Animal Rest

Most animals, on the other hand, become over-stimulated and restless if they get too little rest. The animals that become quieter and slow are often careful enough to prevent problems. If your animal suddenly has much less energy, this is of course also a signal to arrange a check-up at the vet. A longer recovery time and the backward running of the condition can also indicate too little rest.

So the most important thing you see is non-sleeping. Are you in doubt? Put a camera down so that you can look back at what your animal is doing.

Underlying causes

There are also physical disorders of which restlessness can be a symptom. Think of dementia, disturbed thyroid gland, pain, cancer and heart diseases. An animal can also become hyperactive with structural overtraining and constant stimuli.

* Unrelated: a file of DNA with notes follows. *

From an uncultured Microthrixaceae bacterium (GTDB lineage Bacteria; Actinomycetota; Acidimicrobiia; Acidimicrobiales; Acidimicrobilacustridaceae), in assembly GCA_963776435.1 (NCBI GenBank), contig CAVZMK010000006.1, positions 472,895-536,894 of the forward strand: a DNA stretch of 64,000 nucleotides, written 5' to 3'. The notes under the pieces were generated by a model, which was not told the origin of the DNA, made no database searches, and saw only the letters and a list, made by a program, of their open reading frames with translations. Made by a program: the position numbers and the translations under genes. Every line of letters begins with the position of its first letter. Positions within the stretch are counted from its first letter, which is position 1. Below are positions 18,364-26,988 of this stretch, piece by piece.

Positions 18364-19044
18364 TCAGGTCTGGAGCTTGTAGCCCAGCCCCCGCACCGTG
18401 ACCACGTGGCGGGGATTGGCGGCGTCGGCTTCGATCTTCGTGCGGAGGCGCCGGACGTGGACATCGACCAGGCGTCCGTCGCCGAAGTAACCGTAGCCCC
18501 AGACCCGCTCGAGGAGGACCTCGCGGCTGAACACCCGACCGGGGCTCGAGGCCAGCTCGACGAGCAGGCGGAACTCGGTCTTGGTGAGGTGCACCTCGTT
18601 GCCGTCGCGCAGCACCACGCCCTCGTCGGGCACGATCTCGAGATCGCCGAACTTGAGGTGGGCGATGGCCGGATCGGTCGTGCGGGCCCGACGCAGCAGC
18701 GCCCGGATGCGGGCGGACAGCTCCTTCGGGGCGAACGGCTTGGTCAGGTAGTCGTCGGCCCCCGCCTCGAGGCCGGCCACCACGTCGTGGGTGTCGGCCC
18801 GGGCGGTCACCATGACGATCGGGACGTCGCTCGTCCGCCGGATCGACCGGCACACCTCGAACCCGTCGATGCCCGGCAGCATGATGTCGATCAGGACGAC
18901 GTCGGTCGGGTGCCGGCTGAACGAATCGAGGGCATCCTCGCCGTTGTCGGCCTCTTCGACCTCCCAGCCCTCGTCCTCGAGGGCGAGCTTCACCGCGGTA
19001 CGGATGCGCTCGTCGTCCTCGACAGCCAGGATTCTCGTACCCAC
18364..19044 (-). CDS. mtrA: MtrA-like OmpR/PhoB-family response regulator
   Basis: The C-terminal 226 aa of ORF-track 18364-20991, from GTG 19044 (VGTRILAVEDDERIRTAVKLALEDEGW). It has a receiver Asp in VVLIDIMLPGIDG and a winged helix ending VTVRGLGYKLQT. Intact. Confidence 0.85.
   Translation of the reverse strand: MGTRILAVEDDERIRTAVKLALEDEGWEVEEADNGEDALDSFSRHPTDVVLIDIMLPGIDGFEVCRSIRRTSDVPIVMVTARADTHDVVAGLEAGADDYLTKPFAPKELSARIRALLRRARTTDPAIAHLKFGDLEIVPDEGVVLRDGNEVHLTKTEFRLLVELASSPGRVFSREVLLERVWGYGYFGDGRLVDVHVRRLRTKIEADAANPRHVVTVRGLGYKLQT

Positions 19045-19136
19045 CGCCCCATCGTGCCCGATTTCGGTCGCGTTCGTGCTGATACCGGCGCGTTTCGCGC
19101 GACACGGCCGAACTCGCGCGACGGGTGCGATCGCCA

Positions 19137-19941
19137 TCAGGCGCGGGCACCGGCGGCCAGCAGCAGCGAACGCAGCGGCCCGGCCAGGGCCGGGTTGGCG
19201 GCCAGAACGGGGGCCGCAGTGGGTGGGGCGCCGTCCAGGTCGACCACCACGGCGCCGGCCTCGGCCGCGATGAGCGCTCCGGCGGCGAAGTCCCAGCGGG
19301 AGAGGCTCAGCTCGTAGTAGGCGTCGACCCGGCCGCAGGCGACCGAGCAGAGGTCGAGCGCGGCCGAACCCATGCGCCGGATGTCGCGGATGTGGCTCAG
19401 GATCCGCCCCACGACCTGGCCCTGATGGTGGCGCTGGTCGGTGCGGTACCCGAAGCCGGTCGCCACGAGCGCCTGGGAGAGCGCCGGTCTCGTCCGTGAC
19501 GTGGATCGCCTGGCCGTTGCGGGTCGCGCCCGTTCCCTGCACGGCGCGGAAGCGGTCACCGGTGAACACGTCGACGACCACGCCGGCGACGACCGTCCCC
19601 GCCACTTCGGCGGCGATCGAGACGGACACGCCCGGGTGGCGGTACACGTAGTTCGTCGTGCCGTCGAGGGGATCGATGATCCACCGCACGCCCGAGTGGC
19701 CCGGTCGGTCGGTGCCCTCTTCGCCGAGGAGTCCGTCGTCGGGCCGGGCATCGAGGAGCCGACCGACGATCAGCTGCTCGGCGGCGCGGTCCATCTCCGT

It can also save the other side: if an animal sleeps too much, there may be a medical reason. In addition to a necessary visit to the veterinarian, a shortage of certain nutrients must also be considered.

Immediate consequences for the body

  • risk of high blood pressure
  • more risk of heart and blood vessel disorders
  • greater risk of diabetes
  • immune system can function less well

being overweight; stress hormones that stay high due to lack of sleep make fat easier to store.

Sleep is also necessary for all kinds of recovery. Thus the growth hormone is created in the first part of sleep. If you do not sleep well, optimal recovery is therefore not possible.

Two other important hormones are cortisol and melatonin. Cortisol is a stress hormone and melatonin is needed to get and stay asleep.

Cortisol forms a kind of “seesaw” with melatonin. If the cortisol level is high due to stress, the melatonin level remains low and it will be more difficult to fall asleep.

Too much stress and pressure during the day, therefore, cause poor sleep, in addition to the other adverse effects of a chronically too high cortisol level.